“The pirates are going into areas where they have not previously been known to operate,” Pottengal Mukundan, the director of the International Maritime Bureau (IMB), which reports on worldwide piracy, told RFI.
In July, Somali pirates successfully hijacked a vessel in the southern Red Sea, an area where they have not previously been known to operate.
“Somali pirates are relying on the fact that the naval presence in these areas is not strong enough and the vessels themselves may not be on full alert,” Mukundan said.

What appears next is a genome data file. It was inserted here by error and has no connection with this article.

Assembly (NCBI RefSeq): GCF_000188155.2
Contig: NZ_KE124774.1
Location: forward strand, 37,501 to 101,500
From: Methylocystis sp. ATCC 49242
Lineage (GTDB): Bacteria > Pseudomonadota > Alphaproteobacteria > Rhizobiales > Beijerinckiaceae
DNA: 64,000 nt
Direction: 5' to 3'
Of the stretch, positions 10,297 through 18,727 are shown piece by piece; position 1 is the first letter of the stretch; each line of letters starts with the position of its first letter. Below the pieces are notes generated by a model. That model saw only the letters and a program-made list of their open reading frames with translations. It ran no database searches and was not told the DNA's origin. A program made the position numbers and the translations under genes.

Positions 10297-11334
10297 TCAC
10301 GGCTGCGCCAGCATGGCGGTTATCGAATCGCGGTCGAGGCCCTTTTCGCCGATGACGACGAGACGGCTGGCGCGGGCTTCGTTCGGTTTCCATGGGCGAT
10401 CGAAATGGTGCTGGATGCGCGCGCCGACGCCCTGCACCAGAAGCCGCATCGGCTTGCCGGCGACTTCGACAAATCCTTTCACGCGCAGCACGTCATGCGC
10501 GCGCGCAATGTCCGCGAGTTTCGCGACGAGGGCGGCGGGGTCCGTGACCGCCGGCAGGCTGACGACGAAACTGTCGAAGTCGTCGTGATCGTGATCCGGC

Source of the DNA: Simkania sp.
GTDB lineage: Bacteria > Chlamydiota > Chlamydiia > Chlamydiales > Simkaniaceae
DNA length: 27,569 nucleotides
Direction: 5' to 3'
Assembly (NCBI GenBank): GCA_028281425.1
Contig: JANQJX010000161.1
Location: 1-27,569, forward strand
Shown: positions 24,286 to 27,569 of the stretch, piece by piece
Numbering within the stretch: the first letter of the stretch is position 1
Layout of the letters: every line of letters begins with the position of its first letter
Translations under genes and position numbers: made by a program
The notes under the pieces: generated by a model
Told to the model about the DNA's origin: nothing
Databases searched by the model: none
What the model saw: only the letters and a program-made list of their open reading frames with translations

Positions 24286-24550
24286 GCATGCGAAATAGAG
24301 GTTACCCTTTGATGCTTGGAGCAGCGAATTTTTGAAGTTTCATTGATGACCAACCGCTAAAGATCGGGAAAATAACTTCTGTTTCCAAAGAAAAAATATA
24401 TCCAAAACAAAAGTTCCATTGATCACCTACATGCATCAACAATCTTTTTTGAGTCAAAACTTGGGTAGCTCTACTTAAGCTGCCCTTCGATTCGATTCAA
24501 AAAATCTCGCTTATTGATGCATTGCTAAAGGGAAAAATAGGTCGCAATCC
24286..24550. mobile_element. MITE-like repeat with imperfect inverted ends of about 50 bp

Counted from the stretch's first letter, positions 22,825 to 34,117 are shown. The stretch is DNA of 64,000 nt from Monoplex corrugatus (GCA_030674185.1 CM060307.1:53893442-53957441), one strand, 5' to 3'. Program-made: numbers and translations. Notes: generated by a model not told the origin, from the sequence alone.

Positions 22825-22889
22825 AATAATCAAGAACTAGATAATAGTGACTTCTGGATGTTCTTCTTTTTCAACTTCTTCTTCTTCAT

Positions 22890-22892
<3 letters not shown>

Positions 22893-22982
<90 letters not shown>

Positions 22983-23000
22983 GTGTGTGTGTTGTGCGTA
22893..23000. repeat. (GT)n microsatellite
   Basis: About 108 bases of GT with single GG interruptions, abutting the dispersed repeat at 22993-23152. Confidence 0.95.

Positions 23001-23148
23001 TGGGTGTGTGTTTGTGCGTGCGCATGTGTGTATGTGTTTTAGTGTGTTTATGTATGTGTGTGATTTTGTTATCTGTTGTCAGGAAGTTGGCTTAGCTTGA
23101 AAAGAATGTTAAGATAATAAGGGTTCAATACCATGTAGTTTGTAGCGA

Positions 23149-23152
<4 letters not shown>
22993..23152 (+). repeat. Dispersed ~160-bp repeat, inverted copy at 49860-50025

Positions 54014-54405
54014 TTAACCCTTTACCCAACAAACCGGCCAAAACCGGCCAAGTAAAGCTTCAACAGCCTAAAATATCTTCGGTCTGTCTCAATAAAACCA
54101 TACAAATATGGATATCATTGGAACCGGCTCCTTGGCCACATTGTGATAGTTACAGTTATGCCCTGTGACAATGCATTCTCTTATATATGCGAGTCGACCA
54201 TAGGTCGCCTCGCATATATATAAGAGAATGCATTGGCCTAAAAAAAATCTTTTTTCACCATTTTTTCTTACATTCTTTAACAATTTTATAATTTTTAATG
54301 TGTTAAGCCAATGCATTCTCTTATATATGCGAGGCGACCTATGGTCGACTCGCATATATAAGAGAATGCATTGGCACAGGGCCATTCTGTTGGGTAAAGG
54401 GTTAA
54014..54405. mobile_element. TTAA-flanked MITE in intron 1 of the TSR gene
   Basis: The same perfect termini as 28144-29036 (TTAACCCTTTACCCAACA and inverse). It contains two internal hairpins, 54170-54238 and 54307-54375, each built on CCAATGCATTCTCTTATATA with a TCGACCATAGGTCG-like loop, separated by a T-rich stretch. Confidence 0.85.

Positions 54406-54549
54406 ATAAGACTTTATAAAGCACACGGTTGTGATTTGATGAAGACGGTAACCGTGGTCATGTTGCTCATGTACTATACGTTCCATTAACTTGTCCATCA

A strong international naval presence in the Gulf of Aden has led to a drop in incidents in the area, from 100 betwee January and September of last year, to 44 over the same period this year.
However, reinforcements have also driven pirates to strike further out.
According to the Mukundan, ransoms paid by shipping companies help finance pirate activities.
“The problem is that ship owners have no one to turn to for help, there is no law enforcement agency in Somalia and no other naval or governmental presence which is going to intervene,” he says.
“So really they have no other options that to try and reach an agreement with the Somali pirates.”